In recent years researchers have put forward a genetic explanation for the differences. Skuse (2000) has suggested that the gene or genes for autism are located on the X chromosome. Girls inherit X chromosomes from both parents, but boys only inherit one, from their mothers. Skuse's hypothesis is that the X chromosome which girls inherit from their fathers contains an imprinted gene which "protects" the carrier from autism, thus making girls less likely to develop the condition than boys.

This theory has been used to support Asperger's view that autism and Asperger syndrome are at the extreme end of a spectrum of behaviours normally associated with "maleness". Such behaviours can be extremely useful in areas of life such as engineering and science, where attention to detail and single-mindedness may be more valuable than social skills, for example.

Lord and Schopler (1987) have outlined several possible mechanisms for the transmission of autism on the sex-linked X chromosome, and also for autosomal transmission (ie involving non-sex chromosomes. However, these are merely theoretical models and in fact researchers are still a long way from identifying a simple genetic cause for autism. It is likely that several genes on different chromosomes will be found to be associated with autism. This means that Skuse's theory, based on the X chromosome alone, may not represent the full picture.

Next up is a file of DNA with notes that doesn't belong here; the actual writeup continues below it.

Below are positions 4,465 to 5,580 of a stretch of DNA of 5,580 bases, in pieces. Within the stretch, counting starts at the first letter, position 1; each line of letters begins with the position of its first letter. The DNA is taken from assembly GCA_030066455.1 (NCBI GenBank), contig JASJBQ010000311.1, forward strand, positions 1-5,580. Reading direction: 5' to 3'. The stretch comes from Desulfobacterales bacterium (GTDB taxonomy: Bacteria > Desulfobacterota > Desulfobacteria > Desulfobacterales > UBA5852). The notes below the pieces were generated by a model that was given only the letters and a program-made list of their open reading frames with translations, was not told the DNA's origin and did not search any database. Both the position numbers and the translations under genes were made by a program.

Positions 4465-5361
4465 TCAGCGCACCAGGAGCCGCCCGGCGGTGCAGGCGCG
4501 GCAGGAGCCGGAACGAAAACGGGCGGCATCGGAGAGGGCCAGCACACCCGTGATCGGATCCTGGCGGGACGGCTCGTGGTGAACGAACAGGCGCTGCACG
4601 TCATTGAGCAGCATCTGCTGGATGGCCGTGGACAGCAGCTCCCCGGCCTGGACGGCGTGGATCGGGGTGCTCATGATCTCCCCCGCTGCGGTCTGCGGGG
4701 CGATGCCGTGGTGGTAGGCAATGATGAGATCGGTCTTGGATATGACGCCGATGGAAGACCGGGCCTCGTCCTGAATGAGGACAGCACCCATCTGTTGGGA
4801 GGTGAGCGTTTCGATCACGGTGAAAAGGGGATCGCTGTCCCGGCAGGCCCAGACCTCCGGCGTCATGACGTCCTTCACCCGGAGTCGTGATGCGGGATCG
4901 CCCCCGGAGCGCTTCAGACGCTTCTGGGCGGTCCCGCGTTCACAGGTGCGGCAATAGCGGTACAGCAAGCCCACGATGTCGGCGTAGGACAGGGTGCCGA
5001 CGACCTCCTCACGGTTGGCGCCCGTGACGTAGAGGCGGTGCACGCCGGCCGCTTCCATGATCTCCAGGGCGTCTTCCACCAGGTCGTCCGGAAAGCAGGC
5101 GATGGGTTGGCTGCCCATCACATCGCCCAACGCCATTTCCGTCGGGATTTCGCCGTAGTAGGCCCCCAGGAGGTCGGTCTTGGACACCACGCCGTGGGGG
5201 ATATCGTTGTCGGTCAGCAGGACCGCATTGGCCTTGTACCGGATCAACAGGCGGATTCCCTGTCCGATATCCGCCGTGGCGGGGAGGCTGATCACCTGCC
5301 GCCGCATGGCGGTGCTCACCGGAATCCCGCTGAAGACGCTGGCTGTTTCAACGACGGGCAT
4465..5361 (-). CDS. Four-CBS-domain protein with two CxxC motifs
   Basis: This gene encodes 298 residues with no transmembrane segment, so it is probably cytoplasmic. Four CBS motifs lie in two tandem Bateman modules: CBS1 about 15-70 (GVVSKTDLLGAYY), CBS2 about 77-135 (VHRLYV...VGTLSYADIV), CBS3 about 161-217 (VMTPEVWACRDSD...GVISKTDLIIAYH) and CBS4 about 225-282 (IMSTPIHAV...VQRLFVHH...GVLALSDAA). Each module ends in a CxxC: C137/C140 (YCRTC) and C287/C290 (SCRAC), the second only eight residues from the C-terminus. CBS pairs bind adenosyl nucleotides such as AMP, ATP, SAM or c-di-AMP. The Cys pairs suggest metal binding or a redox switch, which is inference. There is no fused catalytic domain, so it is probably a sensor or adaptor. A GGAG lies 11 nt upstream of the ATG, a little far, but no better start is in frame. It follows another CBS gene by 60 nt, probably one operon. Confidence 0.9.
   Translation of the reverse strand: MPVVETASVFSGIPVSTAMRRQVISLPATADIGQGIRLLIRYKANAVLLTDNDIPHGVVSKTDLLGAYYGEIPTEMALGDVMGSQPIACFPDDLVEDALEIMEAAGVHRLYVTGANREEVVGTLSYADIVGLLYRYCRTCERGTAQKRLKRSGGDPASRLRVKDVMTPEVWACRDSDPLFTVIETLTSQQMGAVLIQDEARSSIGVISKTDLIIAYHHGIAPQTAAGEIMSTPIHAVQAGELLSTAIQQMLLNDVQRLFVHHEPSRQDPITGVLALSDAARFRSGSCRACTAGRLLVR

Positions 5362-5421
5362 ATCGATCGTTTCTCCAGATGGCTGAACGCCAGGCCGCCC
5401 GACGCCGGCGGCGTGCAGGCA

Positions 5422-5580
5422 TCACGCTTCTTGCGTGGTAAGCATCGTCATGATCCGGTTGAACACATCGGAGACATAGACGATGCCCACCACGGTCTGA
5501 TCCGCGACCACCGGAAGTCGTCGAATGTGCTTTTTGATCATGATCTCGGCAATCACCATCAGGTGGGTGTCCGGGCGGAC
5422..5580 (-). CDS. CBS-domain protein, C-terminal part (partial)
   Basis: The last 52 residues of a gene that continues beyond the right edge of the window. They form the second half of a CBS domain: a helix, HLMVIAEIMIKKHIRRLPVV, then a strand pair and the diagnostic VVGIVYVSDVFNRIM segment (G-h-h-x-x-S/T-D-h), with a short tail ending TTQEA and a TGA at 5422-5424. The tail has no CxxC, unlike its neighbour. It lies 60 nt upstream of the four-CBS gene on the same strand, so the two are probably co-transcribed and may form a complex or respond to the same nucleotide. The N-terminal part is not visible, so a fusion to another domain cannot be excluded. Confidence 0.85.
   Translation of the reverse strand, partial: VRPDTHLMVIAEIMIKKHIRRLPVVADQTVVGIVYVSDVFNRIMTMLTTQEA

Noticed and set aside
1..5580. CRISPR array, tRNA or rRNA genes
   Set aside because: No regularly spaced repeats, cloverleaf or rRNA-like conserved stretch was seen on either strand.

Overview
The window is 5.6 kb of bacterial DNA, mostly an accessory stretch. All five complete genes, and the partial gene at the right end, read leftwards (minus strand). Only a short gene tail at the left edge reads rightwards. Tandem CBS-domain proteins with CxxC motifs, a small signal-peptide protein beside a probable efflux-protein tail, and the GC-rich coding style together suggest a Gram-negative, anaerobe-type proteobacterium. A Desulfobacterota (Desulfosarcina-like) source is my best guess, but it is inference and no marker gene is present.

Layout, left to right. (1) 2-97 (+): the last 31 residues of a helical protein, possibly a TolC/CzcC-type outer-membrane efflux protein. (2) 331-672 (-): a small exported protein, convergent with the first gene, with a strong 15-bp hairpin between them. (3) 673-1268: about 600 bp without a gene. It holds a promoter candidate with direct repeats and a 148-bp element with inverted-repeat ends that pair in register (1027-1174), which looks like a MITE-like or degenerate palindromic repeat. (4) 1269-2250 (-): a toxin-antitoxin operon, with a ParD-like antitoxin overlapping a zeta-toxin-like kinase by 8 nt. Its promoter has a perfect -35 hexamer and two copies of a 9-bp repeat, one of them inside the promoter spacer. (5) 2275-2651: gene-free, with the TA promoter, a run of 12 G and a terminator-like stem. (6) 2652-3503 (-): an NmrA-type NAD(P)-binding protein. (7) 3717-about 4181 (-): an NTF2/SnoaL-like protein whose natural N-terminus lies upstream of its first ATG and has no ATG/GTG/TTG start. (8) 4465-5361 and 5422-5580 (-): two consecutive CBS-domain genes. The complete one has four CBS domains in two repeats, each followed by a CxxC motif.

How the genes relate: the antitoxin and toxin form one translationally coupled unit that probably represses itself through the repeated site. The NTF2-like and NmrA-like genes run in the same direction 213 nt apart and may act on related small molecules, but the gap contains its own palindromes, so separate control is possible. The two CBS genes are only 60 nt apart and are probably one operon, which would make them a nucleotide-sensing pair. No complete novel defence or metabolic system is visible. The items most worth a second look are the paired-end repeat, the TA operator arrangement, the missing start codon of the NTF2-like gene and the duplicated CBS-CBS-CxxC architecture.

Various theories have been put forward for the excess of males with autism and Asperger syndrome, but the picture is far from complete and until we have a fuller understanding of the causes of autism, it is unlikely that a proper explanation can be reached.

References